Army

January 11, 2013

New DFAC opens doors, offers specialty items to Soldiers

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Maranda Flynn
Staff Writer

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Fort Huachuca’s new and modern Weinstein Village Dining Facility, or DFAC, opened its doors for the grand opening on Jan. 3, replacing the older Yardley and Miss Virginia Hall DFACs.

The building was completed in 2011 after 1.5 years of construction. Due to cost restraints, the 32,000 square-foot facility has been unused, until now. There are currently 85 employees who assist in providing a fine dining experience to the Soldiers.

In order to increase the quality of life and the morale of the Soldiers, the dining space is larger and less cramped, with large windows that allow more natural light. The televisions are tuned to Fort Huachuca’s Commander’s Access Channel 97, Fox News, CNN and ESPN. Command Sgt. Maj. Roger Daigle, garrison command sergeant major, said, “It is more of an environment where Soldiers can feel relaxed while they are eating their meals.”
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Available primarily to Soldiers attending advanced individual training and all other military personnel, the DFAC is open Monday – Saturday from 6:30 – 8 a.m., 11:30 a.m. – 1 p.m. and 5 – 6:30 p.m. On Sunday, brunch is served from 9 a.m. – 12:30 p.m. and dinner from 4 – 6 p.m.

Without a meal card, the cost of breakfast is $2.50, and lunch and dinner is $4.60. On Sunday, brunch is $5.25, and dinner is $6.45.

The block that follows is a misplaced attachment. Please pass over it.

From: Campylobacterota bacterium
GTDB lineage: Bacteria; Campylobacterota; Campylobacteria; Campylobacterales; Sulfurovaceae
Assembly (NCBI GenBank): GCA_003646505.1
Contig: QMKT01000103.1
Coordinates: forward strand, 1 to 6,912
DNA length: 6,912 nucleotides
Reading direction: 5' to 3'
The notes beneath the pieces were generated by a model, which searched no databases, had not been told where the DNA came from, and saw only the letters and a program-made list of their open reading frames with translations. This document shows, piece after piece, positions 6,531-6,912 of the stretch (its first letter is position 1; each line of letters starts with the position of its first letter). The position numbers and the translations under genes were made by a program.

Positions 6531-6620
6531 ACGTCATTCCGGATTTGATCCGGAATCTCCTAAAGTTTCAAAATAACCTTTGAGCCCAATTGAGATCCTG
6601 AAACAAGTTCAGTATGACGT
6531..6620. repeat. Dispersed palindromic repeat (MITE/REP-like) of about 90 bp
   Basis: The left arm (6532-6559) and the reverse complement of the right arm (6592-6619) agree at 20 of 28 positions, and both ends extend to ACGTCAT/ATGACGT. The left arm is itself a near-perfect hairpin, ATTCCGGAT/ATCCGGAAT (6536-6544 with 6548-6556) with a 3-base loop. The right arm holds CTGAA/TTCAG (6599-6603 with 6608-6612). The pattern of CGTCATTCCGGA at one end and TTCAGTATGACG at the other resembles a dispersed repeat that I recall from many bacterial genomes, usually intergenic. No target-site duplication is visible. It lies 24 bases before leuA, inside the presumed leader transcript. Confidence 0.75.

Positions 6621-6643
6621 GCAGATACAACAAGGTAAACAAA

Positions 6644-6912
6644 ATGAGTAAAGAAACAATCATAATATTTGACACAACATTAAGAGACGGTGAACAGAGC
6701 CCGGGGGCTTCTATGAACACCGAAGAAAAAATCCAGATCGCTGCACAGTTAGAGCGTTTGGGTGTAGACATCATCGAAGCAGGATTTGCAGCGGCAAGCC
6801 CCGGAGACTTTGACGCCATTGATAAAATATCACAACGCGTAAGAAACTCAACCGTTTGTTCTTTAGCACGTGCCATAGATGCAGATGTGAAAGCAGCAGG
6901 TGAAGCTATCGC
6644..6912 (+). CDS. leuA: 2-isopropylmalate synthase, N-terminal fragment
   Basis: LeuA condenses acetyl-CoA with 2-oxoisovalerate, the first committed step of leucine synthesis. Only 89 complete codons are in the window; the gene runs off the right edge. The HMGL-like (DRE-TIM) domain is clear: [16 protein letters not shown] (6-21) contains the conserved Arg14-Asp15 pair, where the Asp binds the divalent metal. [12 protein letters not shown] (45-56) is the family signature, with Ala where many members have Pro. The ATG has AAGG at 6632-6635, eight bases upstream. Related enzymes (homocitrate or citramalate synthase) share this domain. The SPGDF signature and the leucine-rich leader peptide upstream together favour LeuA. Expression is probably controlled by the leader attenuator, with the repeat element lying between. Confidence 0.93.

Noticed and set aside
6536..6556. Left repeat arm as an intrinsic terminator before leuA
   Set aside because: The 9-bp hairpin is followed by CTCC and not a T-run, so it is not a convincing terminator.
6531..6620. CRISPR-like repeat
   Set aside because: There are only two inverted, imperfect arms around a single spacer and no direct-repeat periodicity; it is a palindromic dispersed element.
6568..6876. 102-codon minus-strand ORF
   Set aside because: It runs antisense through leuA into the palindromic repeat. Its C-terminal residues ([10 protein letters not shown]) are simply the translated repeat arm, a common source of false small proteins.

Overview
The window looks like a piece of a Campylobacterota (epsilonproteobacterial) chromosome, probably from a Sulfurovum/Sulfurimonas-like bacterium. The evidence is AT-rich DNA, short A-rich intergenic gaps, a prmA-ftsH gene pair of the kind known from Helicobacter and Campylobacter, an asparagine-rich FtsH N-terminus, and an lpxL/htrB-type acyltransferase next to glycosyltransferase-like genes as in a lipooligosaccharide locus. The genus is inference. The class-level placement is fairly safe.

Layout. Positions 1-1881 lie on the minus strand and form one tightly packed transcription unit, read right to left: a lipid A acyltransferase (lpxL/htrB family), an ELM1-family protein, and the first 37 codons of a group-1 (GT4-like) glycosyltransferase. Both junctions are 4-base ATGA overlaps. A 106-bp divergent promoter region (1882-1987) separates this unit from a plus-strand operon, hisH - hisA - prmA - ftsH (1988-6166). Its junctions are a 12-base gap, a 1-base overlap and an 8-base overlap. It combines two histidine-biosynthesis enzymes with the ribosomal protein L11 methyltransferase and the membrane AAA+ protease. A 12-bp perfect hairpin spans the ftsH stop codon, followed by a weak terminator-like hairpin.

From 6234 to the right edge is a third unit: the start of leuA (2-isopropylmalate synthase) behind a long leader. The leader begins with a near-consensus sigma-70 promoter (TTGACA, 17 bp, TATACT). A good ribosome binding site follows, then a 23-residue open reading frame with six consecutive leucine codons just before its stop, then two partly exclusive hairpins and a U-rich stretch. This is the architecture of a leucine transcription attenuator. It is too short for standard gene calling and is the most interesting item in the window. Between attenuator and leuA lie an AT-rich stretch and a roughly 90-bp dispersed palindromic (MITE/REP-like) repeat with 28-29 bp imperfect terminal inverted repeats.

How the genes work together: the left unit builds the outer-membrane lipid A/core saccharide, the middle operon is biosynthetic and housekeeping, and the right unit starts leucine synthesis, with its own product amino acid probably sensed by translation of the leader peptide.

Electronic menu boards are hung inside, providing the daily menu. Features that may be offered in the future include an online menu and free Wi-Fi in the facility.

Weinstein Village DFAC follows a 35-day menu called the Soldier Fueling Initiative. Food options are offered in the appropriate portion sizes, to include a larger salad bar and omelets made to order. Starbucks coffee and flavored vitamin water is now available as well.
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Speaking to the Soldiers enjoying brunch on that day, Maj. Gen. Gregg Potter, commander, U.S. Army Intelligence Center of Excellence and Fort Huachuca, explained the importance of the new facility. “With this facility, we can feed 1,350 of you [Soldiers] in 90 minutes, which we couldn’t do in Yardley and Virginia [dining facilities] combined. The other good thing is by closing those two facilities, we are going to save $500,000 a year. Not only do we have a world-class facility for you, but we’re going to save money doing it as well,” he said.

Yardley and Miss Virginia Hall dining facilities will now be repurposed into a Warrior Zone and other morale-enhancing facilities, allowing cost-and-time savings for the Army. “The plan is to transition the old dining facilities. One will become what we call a Warrior Zone, for Soldiers that are in training, where they can go in and watch movies, play games, use the phone center [and] use computers that will be available. The intent is that this facility will be available to the Soldiers during hours that are more convenient for them. …

We will end up moving our Army Substance Abuse Program [to the other facility],” Daigle explained.

There was concern with the distance from some of the schoolhouses and personal living areas to Weinstein Village where the dining facility is located. In order to alleviate that, buses will be provided to transport the Soldiers to and from bus stops that are closer to these locations, directly to the Weinstein Village dining facility. These buses will run during breakfast, lunch and dinner.

Drivers should be more aware of the increased foot and mobile traffic in the Weinstein Village area and use extra caution along the streets surrounding the new bus stops as well. Motorists should use an alternate route other than Hunt Road from 6:30 – 8:30 a.m., 11:30 a.m. – 1 p.m. and 4:30 – 6 p.m.

The facility is located off of Hunt Road, in Building 85202. For more information or questions, contact Kendall Brown, Food Program manager, 533.8512 or David Roark, Food Service contract representative, 533.6563.




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